It gets crazier.

So often people would ask me questions. I would know not because I heard them, but because I saw the normal bustle of the conversation stop and everyone turned to look at me. UH OH! Show time! WHAT’S MY LINE?! I usually had no idea. So, I’d use a similar strategy to the reading one. I would deduce based again on the rhythm of the conversation and the last sentence (which was the question, AKA my cue) the kind of response I needed to give. I would shy away from specifics and just give very broad, sweeping answers. Was it a yes or no question? Then a simple “yeah” will suffice. You might be asking yourself, “Why not just ask them to repeat it?” BECAUSE, YOU DOLT! YOU ONLY GET SO MANY “WHAT”S IN A DAY BEFORE THEY ALL TURN INTO POO MONSTERS AND STOP BEING YOUR FRIENDS. If I said “What?” or “Come again?” or “What’s that?” too many times, then it would trigger an alarm in their heads that something was WRONG with me. “What are you, deaf?!” YES, YOU FUCKWIT! THAT WOULD ONLY MAKE PERFECT SENSE, WOULDN’T IT! But everyone was so young and unable to process the nuance of humanity. So, we clumsily trudge along in our black and white paradigms (cool vs. retarded) of adolescence.

An exercise: put yourself in that position. It’s nearly impossible to truly understand but try. Imagine you are unable to hear almost everything that is said. For 20 years. And you know this. So you lack the confidence that almost everyone else takes for granted to even approach a verbal dialogue. How would you communicate? How would you socialize? How would you flirt?? SPOILER ALERT: You wouldn’t. You would shut down externally and stay in constant communication with the only person on earth you were guaranteed to hear: yourself.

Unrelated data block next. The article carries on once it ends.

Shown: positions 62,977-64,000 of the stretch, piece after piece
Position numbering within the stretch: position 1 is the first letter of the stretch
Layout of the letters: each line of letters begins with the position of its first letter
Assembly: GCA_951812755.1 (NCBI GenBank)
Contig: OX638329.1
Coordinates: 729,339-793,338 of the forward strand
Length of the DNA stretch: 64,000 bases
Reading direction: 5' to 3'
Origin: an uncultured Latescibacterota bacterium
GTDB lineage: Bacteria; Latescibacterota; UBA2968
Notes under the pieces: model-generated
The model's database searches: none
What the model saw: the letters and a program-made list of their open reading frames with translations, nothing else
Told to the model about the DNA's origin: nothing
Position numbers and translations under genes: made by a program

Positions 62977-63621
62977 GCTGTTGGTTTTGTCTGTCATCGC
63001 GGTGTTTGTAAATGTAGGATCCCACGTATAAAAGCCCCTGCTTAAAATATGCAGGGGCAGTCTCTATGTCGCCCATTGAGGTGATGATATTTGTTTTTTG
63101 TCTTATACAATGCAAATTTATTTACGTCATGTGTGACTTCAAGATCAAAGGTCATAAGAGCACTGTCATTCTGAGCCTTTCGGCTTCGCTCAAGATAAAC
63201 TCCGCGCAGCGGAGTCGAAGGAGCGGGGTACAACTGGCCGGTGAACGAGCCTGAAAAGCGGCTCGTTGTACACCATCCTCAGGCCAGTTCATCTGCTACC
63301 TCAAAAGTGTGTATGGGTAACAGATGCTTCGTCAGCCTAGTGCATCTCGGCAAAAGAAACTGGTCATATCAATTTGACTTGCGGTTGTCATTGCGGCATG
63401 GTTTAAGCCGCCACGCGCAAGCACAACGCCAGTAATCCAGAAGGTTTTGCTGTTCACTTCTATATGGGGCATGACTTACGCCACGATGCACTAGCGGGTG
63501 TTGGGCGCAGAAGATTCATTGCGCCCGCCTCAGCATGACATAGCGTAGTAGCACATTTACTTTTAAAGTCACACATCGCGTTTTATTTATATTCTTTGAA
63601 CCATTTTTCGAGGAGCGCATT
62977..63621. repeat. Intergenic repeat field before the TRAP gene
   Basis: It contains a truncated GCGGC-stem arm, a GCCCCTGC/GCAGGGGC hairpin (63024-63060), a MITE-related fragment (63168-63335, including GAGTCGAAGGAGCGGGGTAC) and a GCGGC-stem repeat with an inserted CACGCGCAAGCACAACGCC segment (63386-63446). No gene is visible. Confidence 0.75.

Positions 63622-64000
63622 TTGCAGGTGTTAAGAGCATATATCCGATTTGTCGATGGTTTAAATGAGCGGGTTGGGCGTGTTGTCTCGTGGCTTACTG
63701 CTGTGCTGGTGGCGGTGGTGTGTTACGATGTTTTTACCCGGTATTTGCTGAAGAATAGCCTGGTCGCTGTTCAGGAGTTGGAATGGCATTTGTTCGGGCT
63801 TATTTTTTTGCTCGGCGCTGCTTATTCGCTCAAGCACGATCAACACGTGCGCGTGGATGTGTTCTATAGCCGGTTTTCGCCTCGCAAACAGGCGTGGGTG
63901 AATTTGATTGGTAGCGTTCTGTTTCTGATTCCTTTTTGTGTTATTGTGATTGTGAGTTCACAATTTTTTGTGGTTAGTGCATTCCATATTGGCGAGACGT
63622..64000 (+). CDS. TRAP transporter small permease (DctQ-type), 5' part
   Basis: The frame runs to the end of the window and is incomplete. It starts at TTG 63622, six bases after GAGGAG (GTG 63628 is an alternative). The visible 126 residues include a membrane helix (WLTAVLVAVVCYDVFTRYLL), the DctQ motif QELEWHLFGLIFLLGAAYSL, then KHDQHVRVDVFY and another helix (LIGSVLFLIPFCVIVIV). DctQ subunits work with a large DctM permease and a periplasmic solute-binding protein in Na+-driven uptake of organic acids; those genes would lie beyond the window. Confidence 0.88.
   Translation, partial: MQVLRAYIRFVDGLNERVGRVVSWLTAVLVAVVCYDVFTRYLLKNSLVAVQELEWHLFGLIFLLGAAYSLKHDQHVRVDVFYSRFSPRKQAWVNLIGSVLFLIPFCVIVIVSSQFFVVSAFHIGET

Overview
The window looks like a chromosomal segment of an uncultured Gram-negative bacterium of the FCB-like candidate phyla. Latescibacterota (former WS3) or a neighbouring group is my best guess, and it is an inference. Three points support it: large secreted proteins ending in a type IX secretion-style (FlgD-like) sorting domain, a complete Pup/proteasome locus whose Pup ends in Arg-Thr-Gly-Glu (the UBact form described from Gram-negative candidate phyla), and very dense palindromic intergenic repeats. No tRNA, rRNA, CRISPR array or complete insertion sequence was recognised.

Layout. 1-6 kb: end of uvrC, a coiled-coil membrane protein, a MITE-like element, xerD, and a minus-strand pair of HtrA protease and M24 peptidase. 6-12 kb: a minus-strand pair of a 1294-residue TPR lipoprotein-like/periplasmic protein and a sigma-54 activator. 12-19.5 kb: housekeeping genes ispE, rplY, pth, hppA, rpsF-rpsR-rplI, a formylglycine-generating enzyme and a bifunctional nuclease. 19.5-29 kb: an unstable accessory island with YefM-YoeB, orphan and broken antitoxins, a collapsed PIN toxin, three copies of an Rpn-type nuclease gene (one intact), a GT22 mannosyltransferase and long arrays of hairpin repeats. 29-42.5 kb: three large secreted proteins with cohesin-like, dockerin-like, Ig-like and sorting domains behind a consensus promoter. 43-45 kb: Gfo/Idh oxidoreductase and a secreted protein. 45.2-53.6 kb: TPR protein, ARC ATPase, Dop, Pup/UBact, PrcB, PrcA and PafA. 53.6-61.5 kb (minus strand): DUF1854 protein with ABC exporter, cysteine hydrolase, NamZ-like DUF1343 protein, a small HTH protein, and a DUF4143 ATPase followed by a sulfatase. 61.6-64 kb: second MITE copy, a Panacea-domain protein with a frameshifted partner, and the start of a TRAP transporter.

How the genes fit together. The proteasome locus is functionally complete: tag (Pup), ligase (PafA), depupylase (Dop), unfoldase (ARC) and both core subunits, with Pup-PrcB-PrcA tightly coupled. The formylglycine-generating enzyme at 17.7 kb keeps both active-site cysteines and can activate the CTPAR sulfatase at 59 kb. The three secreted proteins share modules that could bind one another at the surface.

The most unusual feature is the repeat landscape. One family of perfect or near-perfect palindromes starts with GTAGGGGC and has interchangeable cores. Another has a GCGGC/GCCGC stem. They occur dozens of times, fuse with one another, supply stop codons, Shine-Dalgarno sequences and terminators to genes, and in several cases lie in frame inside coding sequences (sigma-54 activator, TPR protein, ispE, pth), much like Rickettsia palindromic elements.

And that was the biggest effect. I regressed into the sanctuary of my own thoughts. (Many people who know me are right now going, OH NOW I GET IT!) When my friends would watch movies and I would do that flickering-screen-stare-fake-out move, I would be lost in thought, contemplating whatever. When I was in the back seat of a car and the front seat people were showing off their ability to hear like bare-chested braggarts (read: having a conversation), I would take the hot air balloon express ride into my own head. During class if the teacher turned his/her back. During bus rides. Walking down the street. I basically spent 20 years of my life listening to my own one-person podcast. I got to some pretty wild places. When you have 20 years to think, you get to the outskirts of your own consciousness. It’s half cosmic beauty, half total solitary hell.